To subscribe to Afterall journal, starting with this issue, please click here.
Alternatively, if you wish to purchase this article individually, you may do so via the University of Chicago’s website.
For centuries, Düsseldorf was recognised as an international centre for painting and classical art and, in the twentieth century, the city has become a place where many artists have chosen to live and study. A centre of contemporary photography has grown up around the art academy and now boasts some of the world's best, most famous and controversial names among its alumni. So famous has this tradition become that it is not even necessary to name the individuals.
Nearby lies Ratingen, a small but developing town that has successfully attracted a clutch of high-tech and fashion companies. It has become a town for good-looking singles to meet among its large-scale residential architecture. The steel balconies, 2.5 metre-high ceilings, fitted kitchens and grand parking lots for neatly arranged bourgeois cars form the backdrop to designer-clad lives speculating in the stock market. Much of their time is taken up in simply making enough money to pay the rent and cover their travel and clothing expenses. Driving through an area like Ratingen prompts a whole series of questions about the purpose of contemporary life, starting with basic ones such as what kind of destructive, anti-community actions must prevail to stop people from killing themselves in conditions like these. In fact, critical scientific psychoanalysis has proved that, in the last decade, the typical central European citizen is indeed suicidal and has suffered a massive loss of any sense of motivation or purpose in life. Such a phenomenon has not gone unnoticed elsewhere, and a number of well-known photographers have been recognised for works that simply depict this 'modern' spirit of senselessness without judgement.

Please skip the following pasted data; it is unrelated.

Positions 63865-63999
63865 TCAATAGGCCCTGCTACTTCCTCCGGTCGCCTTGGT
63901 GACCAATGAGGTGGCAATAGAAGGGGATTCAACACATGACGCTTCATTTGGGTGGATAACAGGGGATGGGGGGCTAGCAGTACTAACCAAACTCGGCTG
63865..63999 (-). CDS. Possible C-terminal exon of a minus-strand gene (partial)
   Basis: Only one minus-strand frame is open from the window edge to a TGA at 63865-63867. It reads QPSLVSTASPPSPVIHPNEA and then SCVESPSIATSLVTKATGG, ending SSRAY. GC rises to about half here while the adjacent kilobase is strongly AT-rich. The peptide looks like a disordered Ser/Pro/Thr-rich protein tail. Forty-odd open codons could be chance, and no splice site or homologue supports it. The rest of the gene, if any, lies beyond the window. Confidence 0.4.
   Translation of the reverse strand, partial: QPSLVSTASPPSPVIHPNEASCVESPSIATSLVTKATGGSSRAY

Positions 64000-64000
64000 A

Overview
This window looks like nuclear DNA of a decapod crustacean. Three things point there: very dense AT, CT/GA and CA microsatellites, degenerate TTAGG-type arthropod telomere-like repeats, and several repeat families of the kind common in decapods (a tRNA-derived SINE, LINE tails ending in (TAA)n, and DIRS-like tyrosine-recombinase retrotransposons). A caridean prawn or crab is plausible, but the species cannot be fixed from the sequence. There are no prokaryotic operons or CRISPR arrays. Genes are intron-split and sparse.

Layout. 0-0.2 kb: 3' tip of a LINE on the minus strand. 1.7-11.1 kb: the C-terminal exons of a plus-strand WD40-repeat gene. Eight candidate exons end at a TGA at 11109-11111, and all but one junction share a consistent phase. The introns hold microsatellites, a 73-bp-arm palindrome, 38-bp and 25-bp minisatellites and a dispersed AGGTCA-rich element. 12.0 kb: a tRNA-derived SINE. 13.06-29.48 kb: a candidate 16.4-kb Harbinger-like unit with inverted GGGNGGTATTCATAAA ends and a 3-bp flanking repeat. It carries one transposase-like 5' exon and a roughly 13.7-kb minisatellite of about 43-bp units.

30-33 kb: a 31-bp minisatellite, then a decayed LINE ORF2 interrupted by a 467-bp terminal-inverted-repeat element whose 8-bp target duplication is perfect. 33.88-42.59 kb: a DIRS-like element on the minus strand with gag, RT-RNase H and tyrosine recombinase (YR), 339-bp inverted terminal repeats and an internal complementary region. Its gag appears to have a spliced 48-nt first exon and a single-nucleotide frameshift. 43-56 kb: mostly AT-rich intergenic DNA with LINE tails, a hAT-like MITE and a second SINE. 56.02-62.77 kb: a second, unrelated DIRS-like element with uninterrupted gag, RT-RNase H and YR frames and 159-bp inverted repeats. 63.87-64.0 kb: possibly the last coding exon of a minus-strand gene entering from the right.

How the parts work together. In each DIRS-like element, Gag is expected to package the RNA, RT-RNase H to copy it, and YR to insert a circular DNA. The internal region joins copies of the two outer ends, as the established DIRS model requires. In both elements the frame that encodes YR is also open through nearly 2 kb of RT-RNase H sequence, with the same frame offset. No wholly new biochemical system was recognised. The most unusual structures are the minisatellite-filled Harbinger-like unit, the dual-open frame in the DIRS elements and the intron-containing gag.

In contrast, the Düsseldorf artist Thomas Struth rejects such subjugation